Business travel is increasing in the air, but remote work is still a factor

When Eric Goldmann embarked on his first business trip after 15 months of house arrest due to the COVID-19 pandemic, the avid street fighter felt himself returning to his true self.

Goldmann, who traveled almost weekly during the pre-pandemic era for his job in health tech sales, was so excited about his first face-to-face client meeting in June 2021 that as soon as he landed in Jackson, Mississippi, he “just ran until.” Hertz counter, got keys, exit airport.”

“I just felt — I felt alive,” Goldmann said. It was only after his meeting that he realized that in his excitement at being back on business, he had forgotten to collect his checked luggage.

More than two years after the pandemic disrupted business travel and company outings, work travel is on the rise. Atlanta-based Delta Air Lines says it has seen heavy business travel this fall, a season that typically sees more business travel and conferences following the summer break. Delta is based at Hartsfield-Jackson International Airport, the busiest airport in the United States in terms of annual passengers.

But the recovery still has a long way to go. Company sales are up after Labor Day and have recovered 80%, Delta said during an investor conference call on financial results this month.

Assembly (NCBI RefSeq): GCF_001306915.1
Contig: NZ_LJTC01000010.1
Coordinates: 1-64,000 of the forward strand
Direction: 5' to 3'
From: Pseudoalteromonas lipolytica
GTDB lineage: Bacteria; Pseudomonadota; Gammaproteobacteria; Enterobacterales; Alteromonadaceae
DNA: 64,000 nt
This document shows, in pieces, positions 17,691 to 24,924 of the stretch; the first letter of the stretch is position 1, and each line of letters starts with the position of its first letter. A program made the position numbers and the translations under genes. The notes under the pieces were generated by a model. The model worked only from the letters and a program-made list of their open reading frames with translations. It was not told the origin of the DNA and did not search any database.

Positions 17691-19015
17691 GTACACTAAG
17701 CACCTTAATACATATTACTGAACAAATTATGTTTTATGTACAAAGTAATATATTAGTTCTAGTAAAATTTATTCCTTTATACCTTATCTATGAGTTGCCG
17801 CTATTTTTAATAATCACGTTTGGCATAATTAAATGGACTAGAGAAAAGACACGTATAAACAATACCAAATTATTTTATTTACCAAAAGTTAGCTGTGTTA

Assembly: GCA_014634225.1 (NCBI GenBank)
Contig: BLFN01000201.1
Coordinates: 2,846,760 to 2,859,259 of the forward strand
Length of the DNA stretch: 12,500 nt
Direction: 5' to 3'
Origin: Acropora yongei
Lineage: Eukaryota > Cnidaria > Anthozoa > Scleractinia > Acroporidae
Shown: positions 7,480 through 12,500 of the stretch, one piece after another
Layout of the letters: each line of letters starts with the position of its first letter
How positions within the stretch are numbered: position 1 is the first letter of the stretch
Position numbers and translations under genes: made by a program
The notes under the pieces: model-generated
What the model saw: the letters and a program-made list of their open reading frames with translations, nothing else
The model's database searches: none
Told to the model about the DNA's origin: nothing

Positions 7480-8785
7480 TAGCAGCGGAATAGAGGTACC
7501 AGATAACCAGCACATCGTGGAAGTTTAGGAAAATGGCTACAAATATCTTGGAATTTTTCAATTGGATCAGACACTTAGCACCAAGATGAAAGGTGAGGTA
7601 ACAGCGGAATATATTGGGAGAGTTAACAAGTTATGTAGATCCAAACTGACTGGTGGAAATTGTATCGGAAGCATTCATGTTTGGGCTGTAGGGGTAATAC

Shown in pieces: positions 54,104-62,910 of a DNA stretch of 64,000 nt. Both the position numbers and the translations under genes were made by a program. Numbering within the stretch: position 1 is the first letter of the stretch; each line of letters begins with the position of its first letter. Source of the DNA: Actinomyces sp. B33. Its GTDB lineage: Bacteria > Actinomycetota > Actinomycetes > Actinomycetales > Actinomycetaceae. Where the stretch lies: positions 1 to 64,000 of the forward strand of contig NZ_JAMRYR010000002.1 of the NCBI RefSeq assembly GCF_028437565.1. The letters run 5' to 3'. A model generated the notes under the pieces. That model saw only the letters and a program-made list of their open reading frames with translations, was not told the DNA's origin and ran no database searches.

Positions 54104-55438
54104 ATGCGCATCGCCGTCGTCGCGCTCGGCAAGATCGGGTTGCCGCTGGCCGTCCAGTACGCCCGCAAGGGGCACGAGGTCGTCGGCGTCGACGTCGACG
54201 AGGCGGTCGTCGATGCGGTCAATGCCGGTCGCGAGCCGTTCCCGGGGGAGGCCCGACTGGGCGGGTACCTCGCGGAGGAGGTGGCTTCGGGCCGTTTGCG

According to survey results released by the Global Business Travel Association in October, business travel managers estimate their domestic business travel at about 63% and their international business travel at about 50% of pre-pandemic levels in 2019. About 78% of travel managers believe that your company will handle more business travel in the next year.

The rise of hybrid work could completely change the future of business travel, experts say, as more Zoom calls replace face-to-face meetings. Some who used to travel weekly are now traveling monthly.

The travel experience has also changed as airport and airline staffing issues result in longer wait times for services, more flight cancellations and busier and less frequent flights to some places.

Still, for many frequent flyers like Goldman, who said he thrives on new experiences and the adrenaline rush of talking to clients, travel is part of their identity.

“When COVID came and I sat at my desk, I went crazy,” he said. “Literally crazy.”

Hundreds of companies — from Fortune 500 corporations to small businesses — are headquartered in Atlanta, in part because of the airport’s easy access. Hartsfield-Jackson flies to approximately 200 cities worldwide, with 80% of the US population within a two-hour flight.

That makes Atlanta “the center of the air travel universe,” said Joe Leader, a frequent traveler who lives in Dunwoody, Georgia, and directs the Airline Passenger Experience Association. “You have more options here than almost anywhere else.”

For business travelers, the number of non-stop routes from Atlanta means far less need for connecting flights and the associated increased risk of weather-related delays, mechanical delays and baggage problems.